Growing up, my mom always said if you want to have a friend, you have to be a friend. And she was right. Proverbs 18:24 says that “a man who has friends must himself be friendly.”
Now that I have kids of my own, I hear a lot about ‘having friends’ … or not ‘having friends,’ who’s friends with who, who’s not friends at all, and so and on so forth depending on what’s going on in the world of junior high and high school. And in return, I hear myself saying those same words my mom used to tell me.
“Who did you hang out with today?”
“Nobody talked to me.”
“Well, did you talk to anybody? If you want to have a friend, you have to…”
“You have to be a friend. We know, Mom. We know.”
The problem with friends is that all of us, at one time or another get wrapped up in treating the word friend as if it’s something that happens to us. Or as if it’s a response that we choose to give… or withhold. When actually, friends is something we should be doing for others at all times.
The word friend is Germanic in origin (as most of our English words are) and has been in the English language since its early beginnings in Old English. Originally, ‘friend’ existed as ‘freond’ which was the present participle of the verb ‘freon,’ meaning ‘to love.’ The root of the verb was ‘fri-’ which meant ‘to like, love, or be affectionate to.’
In other words, in its origins, the word friend describes action… the act of showing love or affection for another.
Proverbs 17: 17 agrees. It says that a friend loves. LOVES. 1 Corinthians 13:4-8 is very specific about love and what it should look like. If we insert the word friend into that verse, this is what we get:
A friend is patient and kind, not jealous. A friend does not compete or compare. A friend is not boastful, haughty, or arrogant in order to raise herself above others. A friend is not rude. She does not act unbecomingly. A friend does not insist on her own rights or her own way. A friend is not selfish. She is not touchy, fretful, or resentful. A friend pays no attention to a suffered wrong. A friend does not rejoice in the downfall of others, but is happy when truth and right prevail. A friend bears up under all and everything that comes along. A friend is ever ready to believe the best of every person. A friend’s hopes are fadeless under all circumstances, and a friend endures everything without weakening.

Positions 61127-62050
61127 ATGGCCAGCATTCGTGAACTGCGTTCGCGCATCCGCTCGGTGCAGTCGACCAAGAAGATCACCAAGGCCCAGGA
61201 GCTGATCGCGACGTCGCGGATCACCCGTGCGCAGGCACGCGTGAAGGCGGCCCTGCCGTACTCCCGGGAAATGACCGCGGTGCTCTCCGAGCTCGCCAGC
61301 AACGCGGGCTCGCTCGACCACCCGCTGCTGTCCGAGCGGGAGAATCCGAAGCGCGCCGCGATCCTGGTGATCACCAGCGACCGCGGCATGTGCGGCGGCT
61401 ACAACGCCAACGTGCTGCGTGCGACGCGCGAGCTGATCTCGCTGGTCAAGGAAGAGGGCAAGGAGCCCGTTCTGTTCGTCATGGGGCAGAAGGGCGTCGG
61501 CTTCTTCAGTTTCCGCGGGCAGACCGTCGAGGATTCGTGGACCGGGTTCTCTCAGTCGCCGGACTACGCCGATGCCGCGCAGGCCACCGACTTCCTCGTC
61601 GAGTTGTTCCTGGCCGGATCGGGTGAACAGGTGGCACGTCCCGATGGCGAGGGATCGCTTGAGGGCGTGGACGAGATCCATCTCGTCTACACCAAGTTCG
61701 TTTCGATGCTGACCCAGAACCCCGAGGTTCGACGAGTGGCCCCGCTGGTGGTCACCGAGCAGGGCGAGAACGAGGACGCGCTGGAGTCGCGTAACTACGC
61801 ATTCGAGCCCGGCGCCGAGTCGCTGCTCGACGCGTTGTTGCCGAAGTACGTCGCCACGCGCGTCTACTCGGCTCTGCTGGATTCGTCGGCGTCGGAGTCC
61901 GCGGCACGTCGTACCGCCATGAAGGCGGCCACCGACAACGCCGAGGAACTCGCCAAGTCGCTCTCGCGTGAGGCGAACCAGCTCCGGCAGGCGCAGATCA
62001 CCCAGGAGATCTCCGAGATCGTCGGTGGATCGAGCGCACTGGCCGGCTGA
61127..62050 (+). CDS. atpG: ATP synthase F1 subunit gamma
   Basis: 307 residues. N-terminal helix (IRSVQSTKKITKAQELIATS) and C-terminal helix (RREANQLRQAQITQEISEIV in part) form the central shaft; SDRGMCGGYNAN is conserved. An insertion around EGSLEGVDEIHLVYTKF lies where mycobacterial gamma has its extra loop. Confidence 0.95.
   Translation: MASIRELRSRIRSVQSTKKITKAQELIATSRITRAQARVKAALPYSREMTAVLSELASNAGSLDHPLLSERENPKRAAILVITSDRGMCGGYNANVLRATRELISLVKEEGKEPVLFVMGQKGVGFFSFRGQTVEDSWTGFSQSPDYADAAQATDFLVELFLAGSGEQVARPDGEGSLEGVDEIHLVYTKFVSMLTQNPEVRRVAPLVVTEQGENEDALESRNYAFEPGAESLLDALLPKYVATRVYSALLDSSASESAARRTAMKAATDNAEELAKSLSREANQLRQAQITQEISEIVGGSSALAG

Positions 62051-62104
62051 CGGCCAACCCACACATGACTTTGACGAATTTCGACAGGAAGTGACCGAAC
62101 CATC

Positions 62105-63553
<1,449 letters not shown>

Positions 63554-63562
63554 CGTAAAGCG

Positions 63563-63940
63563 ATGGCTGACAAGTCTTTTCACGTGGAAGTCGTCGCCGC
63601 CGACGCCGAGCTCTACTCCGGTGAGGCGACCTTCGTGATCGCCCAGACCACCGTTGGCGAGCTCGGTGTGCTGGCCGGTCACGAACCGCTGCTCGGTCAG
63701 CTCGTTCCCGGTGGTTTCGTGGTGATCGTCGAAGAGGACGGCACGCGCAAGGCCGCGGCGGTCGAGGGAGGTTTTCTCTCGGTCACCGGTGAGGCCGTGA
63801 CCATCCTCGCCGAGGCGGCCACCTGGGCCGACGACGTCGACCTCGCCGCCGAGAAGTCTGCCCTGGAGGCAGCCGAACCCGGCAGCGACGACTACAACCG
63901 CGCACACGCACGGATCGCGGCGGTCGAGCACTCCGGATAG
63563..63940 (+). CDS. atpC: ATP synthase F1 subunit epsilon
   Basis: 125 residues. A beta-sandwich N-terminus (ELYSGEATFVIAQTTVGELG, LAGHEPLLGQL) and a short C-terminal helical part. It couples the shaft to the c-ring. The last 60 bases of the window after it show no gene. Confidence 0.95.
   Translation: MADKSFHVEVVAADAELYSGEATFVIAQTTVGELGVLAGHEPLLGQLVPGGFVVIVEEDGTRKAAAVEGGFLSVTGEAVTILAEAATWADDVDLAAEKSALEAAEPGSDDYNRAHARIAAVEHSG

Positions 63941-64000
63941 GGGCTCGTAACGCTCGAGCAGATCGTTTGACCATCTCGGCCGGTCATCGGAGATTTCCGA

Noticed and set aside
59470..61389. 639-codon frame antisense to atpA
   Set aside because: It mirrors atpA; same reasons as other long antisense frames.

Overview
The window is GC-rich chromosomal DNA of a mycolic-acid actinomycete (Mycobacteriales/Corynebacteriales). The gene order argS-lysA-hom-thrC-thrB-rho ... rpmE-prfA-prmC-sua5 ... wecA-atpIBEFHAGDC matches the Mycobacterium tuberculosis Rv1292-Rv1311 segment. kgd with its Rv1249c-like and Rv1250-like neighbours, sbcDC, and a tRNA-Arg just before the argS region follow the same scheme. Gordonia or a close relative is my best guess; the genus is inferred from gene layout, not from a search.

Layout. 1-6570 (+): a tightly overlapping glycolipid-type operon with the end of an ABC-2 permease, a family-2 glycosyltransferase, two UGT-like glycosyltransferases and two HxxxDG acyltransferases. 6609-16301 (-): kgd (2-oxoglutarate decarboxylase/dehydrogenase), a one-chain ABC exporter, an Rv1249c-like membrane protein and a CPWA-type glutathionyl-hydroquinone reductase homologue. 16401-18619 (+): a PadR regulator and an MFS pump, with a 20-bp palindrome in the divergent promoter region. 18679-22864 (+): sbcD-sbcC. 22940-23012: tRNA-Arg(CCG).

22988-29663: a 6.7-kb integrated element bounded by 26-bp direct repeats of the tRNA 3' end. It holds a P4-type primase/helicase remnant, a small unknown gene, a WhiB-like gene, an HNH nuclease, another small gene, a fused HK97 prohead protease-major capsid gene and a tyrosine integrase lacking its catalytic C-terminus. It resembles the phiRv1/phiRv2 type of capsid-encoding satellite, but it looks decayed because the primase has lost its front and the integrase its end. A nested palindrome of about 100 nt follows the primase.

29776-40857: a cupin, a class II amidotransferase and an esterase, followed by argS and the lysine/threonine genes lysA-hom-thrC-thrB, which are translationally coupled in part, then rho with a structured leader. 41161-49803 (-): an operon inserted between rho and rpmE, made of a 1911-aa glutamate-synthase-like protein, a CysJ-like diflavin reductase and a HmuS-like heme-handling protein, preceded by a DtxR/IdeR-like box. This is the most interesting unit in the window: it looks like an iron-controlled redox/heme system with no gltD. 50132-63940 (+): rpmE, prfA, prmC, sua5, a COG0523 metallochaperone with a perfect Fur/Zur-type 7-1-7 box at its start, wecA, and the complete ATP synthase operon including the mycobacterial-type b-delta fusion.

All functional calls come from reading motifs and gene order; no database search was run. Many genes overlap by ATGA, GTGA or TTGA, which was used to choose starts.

Furthermore, Romans 12: 9-21 says our love for others should be without hypocrisy. It should be sincere, the real thing. It reminds us that we should rejoice when someone else succeeds and weep when they weep.
Wow. How many of our relationships would change if this was what we put into them? In how many of our relationships can we say that we are acting as a true friend?
The thing is just having your own group or simply hanging out with the people you know is not what it’s really all about. Being a friend is about purposefully loving those around you.
The word friend is not about us, how we feel, or even what we are or are not receiving. The word friend focuses on the act of loving others more than we love ourselves (John 15:12-13). The real joy of friends comes from that. The old adage of it’s better to give than to receive is so true. Not everyone will return your friendliness, and that’s okay. Their actions shouldn’t change who you are and what you do. But a sincere and active love for others will cultivate relationships that really matter with those who need or desire it.
Some of the most inspiring friendships of the Bible were based on one person’s genuine love for another. Consider Naomi and Ruth, Elijah and Elisha, Jonathan and David, Jesus and His disciples. And what about the friends who tore through a roof just to make sure the paralytic man saw Jesus. You never know if the love you show is just the thing someone else is needing to bring them to the feet of Christ and into a fulfilling relationship with Him.
So, when it comes to friends, the question really isn’t if have you one, it’s whether or not you are one.
Some of you may read this and instead of feeling inspired to go out and be friendly, you might feel plain ol’ lonely. The things I am talking about might seem so out of reach and your hurts might be so deep that you aren’t sure how to even begin adopting a friendly outlook. The good news of Grace is that you already have a friend even if you don’t feel Him or know Him. Proverbs 18:24 goes on to say that there is a friend who sticks closer than a brother, and He is here for you. He died just to be your friend. To learn more, click here.
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To read more about the friendships listed above, see:
Ruth and Naomi: Ruth 1-4
Elisha and Elijah: 2 Kings 2: 1-14
Jonathan and David: 1 Samuel 18:1-4, 1 Samuel 20
Jesus and His disciples: John 15: 13-15